to ignore what he believes to be the best interests of his patient and her fetus and treat the patient

himself," Gorton concluded.

The court further stated that even if Dr. Chie was able to treat the non-HIV related complications,

the addition of yet another complication which he was unqualified to treat was reason enough to

transfer Lesley's care to Worcester. The only defense would have been if the transfer was medically

inappropriate, a defense as to which no evidence was given or likely to have existed, in light of the

overwhelming expert testimony supporting Dr. Chie's decision and the contradictory testimony by

Lesley's lone expert claiming that no specialized knowledge is necessary to administer AZT (despite

the DPH Advisory stating otherwise). Further damaging Lesley's case was evidence that Dr. Chie

had long treated HIV+ women in his practice and had continued to treat Lesley for some time after

his discovery of her HIV+ status.

Based upon this reasoning, the court found that Lesley likewise failed to establish a prima facie case

under Massachusetts' similar anti-discrimination statute. _K. Jacob Ruppert_

Virginia Supreme Court Refuses to Dismiss Emotional Distress Claim Against Mental Health Facility

for Sexual Assault by HIV+ Inmate Against Another Inmate

Largely reversing a ruling by the circuit court that had sustained demurrers to all the plaintiff's claim,

the Virginia Supreme Court found in _Delk v. Columbia/HCA Health Care Corp._, 2000 WL 26988

(Jan. 14) that a woman confined in a mental institution could maintain an action for the institution's

negligent failure to protect her from an assault by another inmate who was HIV+, and could maintain

an action for intentional infliction of emotional distress. However, the court sustained dismissal of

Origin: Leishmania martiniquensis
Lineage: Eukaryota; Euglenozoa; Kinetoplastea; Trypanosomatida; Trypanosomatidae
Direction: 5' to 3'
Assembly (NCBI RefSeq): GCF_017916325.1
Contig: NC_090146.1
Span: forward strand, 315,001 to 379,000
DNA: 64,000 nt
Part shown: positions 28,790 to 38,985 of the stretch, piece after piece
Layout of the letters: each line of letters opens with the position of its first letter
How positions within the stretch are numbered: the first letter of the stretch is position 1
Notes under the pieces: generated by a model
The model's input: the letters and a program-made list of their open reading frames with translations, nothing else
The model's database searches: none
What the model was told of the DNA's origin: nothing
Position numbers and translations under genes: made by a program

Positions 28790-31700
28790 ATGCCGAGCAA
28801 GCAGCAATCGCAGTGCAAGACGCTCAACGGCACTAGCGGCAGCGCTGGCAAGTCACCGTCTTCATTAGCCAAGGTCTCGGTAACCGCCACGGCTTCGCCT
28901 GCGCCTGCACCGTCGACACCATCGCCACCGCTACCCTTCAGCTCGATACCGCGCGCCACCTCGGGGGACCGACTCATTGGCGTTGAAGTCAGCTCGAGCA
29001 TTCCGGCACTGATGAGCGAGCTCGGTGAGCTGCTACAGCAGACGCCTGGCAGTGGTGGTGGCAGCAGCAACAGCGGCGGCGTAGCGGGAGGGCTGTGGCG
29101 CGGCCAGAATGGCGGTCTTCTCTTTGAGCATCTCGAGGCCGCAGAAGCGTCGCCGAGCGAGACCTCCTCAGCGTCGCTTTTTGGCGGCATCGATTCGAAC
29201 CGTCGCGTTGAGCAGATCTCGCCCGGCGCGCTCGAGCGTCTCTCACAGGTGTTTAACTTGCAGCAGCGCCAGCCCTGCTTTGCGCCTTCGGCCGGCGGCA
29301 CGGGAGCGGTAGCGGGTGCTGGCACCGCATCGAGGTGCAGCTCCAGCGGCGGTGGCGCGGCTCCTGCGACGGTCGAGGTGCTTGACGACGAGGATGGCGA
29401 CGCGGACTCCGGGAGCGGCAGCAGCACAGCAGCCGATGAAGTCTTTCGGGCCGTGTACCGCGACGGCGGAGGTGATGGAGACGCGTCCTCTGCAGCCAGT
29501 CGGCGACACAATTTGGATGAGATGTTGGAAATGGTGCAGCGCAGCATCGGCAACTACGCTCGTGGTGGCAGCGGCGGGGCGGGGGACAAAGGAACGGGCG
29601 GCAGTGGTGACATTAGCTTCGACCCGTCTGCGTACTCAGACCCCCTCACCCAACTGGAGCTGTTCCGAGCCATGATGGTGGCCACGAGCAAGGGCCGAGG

a claim for negligent infliction of emotional distress, given the lack of a substantial physical injury

suffered by the plaintiff.

Plaintiff Lillian Parker Delk was confined in the defendant's institution, known as the Columbia

Peninsula Center for Behavioral Health, for treatment of her severe bipolar condition. She claims

special vulnerability due to the emotional aftereffects of childhood sexual assaults, and asserts that

this special vulnerability was known to the Center staff. According to her complaint, "on or about

February 26 or February 27, 1997, a male who is believed to have been a patient at the Defendant's

psychiatric facility at the time of the sexual assault, and who was also believed to be HIV positive,

entered [Delk's] room on the acute care unit of [the Center] and sexually assaulted her. Although

members of the nursing staff observed and documented the presence of this unauthorized adult male

in [Delk's] room, no further actions occurred from the staff or management... No notation was made

in [Delk's] medical records regarding the sexual assault." Delk argued that the Center had a duty to

protect her in these circumstances, and that the known propensities of her alleged assailant would

support a finding that the Center breached that duty by not restraining him and protecting her. The

Center persuaded the lower court that on these facts it had no duty and the claims should be


In an opinion for the court, Justice Leroy R. Hassell, Sr., found that with one exception the plaintiff's

legal theories were sufficient to withstand the motion based on the pleadings. Hassell found that

Delk's complaint contained sufficient allegations "which, if proven, would establish the existence of

a special relationship between her and Columbia Peninsula Center... and, thus, would give rise to a

duty on the part of the defendants to protect her from third persons." The normal rule is that a person

has no duty to protect another from the actions of a third. The court also rejected the argument that

as this assault was not foreseeable, the Center could not be held negligent for failing to prevent it.

Hassell found that Delk's allegations sufficiently raised the possibility that this assault was

foreseeable, by asserting her special vulnerability, known to the defendants, and alleging that the

Center was also aware of the alleged assailant's "troubled history, predisposition, disturbing

interaction with other patients, and medical condition." The court also found relevant to the

negligence cause of action the allegation that the Center's staff knew of the incident but took no


Hassell also found that the trial court erred in dismissing Delk's claim that the Center breached a duty

to control the assailant, finding that as the assailant was also an inmate of the institution, the Center

had "taken charge" of him and thus would have a duty to prevent him from causing harm.

The court also reversed the circuit court's dismissal of the intentional infliction of emotional distress

claim. Here, Hassell found, Delk's factual allegations could, if proved, lead to the conclusion that